parameters are 100 and 200 packets (minimum and maximum threshold, respectively) for the red packets, 200 and 400 packets for the yellow packets and 400 and 800 for the green packets. These thresholds are reasonable since there are 100 TCP connections crossing each edge router. The parameter maxp of RIO for green, yellow and red are respectively set to 0.02, 0.05, and 0.1. The weight to calculate the average queue length which is used by RED or RIO is set to 0.002 [Floyd].
The simulated time is set to 102 seconds where the first two seconds are not used to gather TCP statistics (the so-called warm-up time) such as goodput.
A.2 Simulation results for the trRAS
For our first simulations, we consider that routers C1-C5 only utilize a trTCM while routers C6-C10 utilize a rate adaptive shaper in conjunction with a trTCM. All routers use a CBS of 3 KBytes. In table A.2, we show the total throughput achieved by the workstations attached to each LAN as well as the total throughput for the green
packets is equal to the difference between the total traffic and the green and the yellow traffic. In table A.3, we show the total
throughput achieved by the workstations attached to customer routers with a rate adaptive shaper.
Table A.2: throughput in Mbps for the unshaped traffic.
green yellow total 2Mbps [C1] 1.10 0.93 2.25 4Mbps [C2] 2.57 1.80 4.55 6Mbps [C3] 4.10 2.12 6.39 8Mbps [C4] 5.88 2.32 8.33 10Mbps [C5] 7.57 2.37 10.0 Table A.3: throughput in Mbps for the adaptively shaped traffic.
green yellow total 2Mbps [C6] 2.00 1.69 3.71
4Mbps [C7] 3.97 2.34 6.33 6Mbps [C8] 5.93 2.23 8.17 8Mbps [C9] 7.84 2.28 10.1 10Mbps [C10] 9.77 2.14 11.9
This first simulation shows clearly that the workstations attached to an edge router with a rate adaptive shaper have a clear advantage, from a performance point of view, with respect to workstations attached to an edge router with only a trTCM. The performance
improvement is the result of the higher proportion of packets marked as green by the edge routers when the rate adaptive shaper is used.
To evaluate the impact of the CBS on the TCP goodput, we did additional simulations were we varied the CBS of all customer routers.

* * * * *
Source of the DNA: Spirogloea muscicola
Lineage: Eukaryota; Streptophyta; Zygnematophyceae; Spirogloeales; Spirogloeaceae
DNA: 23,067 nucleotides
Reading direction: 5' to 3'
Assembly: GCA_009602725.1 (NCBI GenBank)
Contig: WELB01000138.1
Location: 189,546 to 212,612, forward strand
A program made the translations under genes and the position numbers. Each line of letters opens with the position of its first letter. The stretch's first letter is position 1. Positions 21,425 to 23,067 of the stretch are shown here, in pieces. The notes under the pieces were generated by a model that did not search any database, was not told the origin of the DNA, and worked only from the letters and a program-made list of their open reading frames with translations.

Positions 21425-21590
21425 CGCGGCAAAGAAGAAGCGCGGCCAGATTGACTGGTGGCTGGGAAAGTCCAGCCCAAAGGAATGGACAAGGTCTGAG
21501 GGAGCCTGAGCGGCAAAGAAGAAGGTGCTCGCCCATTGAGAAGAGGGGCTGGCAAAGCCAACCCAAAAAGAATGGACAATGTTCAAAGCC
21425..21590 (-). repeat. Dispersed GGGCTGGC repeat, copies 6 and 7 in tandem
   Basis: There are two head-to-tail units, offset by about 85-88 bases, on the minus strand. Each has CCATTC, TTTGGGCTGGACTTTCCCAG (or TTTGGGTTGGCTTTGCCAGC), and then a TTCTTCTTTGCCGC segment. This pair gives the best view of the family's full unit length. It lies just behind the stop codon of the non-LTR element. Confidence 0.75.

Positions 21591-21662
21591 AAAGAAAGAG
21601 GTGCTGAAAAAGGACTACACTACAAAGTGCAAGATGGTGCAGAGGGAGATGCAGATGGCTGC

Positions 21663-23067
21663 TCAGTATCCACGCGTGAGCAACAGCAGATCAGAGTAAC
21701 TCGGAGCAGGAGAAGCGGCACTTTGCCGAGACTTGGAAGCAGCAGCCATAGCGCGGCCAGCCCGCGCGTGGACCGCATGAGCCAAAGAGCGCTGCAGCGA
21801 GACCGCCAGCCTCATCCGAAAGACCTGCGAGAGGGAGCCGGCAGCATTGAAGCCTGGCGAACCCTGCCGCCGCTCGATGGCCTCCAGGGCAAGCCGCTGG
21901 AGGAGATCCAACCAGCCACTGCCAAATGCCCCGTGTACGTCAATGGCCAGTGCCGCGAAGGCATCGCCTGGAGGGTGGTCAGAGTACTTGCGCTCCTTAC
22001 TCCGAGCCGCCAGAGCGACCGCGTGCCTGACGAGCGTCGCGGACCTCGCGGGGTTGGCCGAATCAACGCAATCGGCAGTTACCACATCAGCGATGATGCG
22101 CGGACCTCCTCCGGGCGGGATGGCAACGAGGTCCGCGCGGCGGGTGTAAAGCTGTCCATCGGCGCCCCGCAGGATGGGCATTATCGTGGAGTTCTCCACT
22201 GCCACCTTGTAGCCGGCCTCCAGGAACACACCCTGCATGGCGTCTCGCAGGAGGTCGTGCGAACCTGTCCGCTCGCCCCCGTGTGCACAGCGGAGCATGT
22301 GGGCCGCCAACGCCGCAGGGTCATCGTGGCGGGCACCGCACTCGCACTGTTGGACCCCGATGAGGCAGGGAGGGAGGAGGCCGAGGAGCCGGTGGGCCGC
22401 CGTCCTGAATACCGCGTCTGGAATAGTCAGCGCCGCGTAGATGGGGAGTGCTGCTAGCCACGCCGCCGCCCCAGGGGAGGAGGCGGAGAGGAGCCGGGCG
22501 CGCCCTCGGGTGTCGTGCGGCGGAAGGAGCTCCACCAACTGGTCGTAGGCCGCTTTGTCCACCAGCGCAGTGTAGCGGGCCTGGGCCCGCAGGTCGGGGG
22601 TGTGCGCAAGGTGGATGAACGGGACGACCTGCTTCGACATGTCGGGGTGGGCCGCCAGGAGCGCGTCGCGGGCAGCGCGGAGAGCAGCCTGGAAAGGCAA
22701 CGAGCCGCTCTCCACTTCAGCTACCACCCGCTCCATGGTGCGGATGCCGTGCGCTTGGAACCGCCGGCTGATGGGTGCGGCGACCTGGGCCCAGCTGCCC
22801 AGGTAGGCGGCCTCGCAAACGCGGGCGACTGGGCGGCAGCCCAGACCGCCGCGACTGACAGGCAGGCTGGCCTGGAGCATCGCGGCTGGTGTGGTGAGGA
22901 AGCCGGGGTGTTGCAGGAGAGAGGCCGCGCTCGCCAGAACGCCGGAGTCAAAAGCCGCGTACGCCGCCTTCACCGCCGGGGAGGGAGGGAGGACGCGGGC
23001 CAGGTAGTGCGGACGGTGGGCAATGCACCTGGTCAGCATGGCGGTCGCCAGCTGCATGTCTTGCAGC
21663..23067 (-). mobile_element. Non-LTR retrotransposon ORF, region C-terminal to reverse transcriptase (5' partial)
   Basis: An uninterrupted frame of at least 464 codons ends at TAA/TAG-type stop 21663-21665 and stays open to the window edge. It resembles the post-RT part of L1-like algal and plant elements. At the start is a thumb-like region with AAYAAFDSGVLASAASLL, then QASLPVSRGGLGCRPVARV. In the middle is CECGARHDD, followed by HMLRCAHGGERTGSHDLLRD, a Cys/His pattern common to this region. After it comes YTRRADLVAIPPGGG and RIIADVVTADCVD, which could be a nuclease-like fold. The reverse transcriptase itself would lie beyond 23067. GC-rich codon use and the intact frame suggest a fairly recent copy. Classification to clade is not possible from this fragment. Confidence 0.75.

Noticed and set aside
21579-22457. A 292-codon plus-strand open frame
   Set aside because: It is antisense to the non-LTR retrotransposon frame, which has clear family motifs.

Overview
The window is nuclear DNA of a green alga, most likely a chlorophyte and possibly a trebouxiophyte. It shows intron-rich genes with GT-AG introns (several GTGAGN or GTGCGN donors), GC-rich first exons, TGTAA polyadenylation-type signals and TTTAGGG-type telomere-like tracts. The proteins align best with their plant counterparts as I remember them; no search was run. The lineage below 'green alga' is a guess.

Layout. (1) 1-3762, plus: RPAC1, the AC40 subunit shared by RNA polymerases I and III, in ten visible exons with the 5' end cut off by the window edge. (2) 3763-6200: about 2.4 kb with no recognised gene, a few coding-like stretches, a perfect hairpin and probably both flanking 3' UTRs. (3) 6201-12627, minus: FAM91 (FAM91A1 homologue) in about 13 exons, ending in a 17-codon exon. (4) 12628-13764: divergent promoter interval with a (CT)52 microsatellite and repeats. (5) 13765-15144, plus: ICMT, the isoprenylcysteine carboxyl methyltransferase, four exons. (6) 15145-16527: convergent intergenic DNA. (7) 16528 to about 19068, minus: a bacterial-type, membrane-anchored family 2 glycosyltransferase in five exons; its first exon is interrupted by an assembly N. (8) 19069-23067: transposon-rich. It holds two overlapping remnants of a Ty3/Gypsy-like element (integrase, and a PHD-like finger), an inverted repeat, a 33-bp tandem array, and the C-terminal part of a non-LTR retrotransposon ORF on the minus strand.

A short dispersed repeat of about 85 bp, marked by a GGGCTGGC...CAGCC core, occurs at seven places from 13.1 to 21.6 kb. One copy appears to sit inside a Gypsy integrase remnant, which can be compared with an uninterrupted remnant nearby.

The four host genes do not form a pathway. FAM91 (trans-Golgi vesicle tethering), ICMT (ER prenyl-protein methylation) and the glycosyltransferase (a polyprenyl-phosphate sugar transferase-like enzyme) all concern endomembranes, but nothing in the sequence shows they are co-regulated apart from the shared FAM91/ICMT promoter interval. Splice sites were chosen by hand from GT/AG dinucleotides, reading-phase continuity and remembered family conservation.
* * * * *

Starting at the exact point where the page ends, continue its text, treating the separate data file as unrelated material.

Table A.4 shows the total goodput for workstations attached to, respectively, routers C1 (trTCM with 2 Mbps CIR, no adaptive
shaping), C6 (trRAS with 2 Mbps CIR and adaptive shaping), C3 (trTCM with 6 Mbps CIR, no adaptive shaping), and C8 (trRAS with 6 Mbps CIR and adaptive shaping) for various values of the CBS. From this table, it is clear that the rate adaptive shapers provide a
performance benefit when the CBS is small. With a very large CBS, the performance decreases when the shaper is in use. However, a CBS of a few hundred KBytes is probably too large in many environments.
Table A.4: goodput in Mbps (link rate is 70 Mbps) versus CBS in KBytes.
CBS 2_Mbps_unsh 2_Mbps_sh 6_Mbps_unsh 6_Mbps_sh 3 1.88 3.49 5.91 7.77 10 2.97 2.91 6.76 7.08 25 3.14 2.78 7.07 6.73 50 3.12 2.67 7.20 6.64 75 3.18 2.56 7.08 6.58 100 3.20 2.64 7.00 6.62 150 3.21 2.54 7.11 6.52 200 3.26 2.57 7.07 6.53 300 3.19 2.53 7.13 6.49 400 3.13 2.48 7.18 6.43 A.3 Simulation results for the Green trRAS
We use the same scenario as in A.2 but now we use the Green trRAS (G-trRAS).
Table A.5 and Table A.6 show the results of the same scenario as for Table A.2 and Table A.3 but the shaper is now the G-trRAS. We see that the shaped traffic performs again much better, also compared to the previous case (i.e. where the trRAS was used). This is because the amount of yellow traffic increases with the expense of a slight decrease in the amount of green traffic. This can be explained by the fact that the G-trRAS introduces some burstiness.
Table A.5: throughput in Mbps for the unshaped traffic.
green yellow total 2Mbps [C1] 1.10 0.95 2.26 4Mbps [C2] 2.41 1.66 4.24 6Mbps [C3] 3.94 1.97 6.07 8Mbps [C4] 5.72 2.13 7.96 10Mbps [C5] 7.25 2.29 9.64 Table A.6: throughput in Mbps for the adaptively shaped traffic.
green yellow total 2Mbps [C6] 1.92 1.75 3.77 4Mbps [C7] 3.79 3.24 7.05 6Mbps [C8] 5.35 3.62 8.97 8Mbps [C9] 6.96 3.48 10.4 10Mbps [C10] 8.69 3.06 11.7
The impact of the CBS is shown in Table A.7 which is the same
scenario as Table A.4 with the only difference that the shaper is now
large, the shaped and unshaped traffic performs more or less the same. This is in contrast with the trRAS, where the performance of the shaped traffic was slightly worse in case of a large CBS.
Table A.7: goodput in Mbps (link rate is 70 Mbps) versus CBS in KBytes.
CBS 2_Mbps_unsh 2_Mbps_sh 6_Mbps_unsh 6_Mbps_sh 3 1.90 3.44 5.62 8.44 10 2.95 3.30 6.70 7.20 25 2.98 3.01 7.03 6.93 50 3.06 2.85 6.81 6.84 75 3.08 2.80 6.87 6.96 100 2.99 2.78 6.85 6.88 150 2.98 2.70 6.80 6.81 200 2.96 2.70 6.82 6.97 300 2.94 2.70 6.83 6.86 400 2.86 2.62 6.83 6.84 A.4 Conclusion simulations
From these simulations, we see that the shaped traffic has much higher throughput compared to the unshaped traffic when the CBS was small. When the CBS is large, the shaped traffic performs slightly less than the unshaped traffic due to the delay in the shaper. The G-trRAS solves this problem. Additional simulation results may be found in [Cnodder]
Authors’ Addresses Olivier Bonaventure Infonet research group
Institut d’Informatique (CS Dept)
Facultes Universitaires Notre-Dame de la Paix Rue Grandgagnage 21, B-5000 Namur, Belgium.
EMail: Olivier.Bonaventure@info.fundp.ac.be URL: http://www.infonet.fundp.ac.be
Stefaan De Cnodder
Alcatel Network Strategy Group
Fr. Wellesplein 1, B-2018 Antwerpen, Belgium.
Phone: 32-3-240-8515 Fax: 32-3-240-9932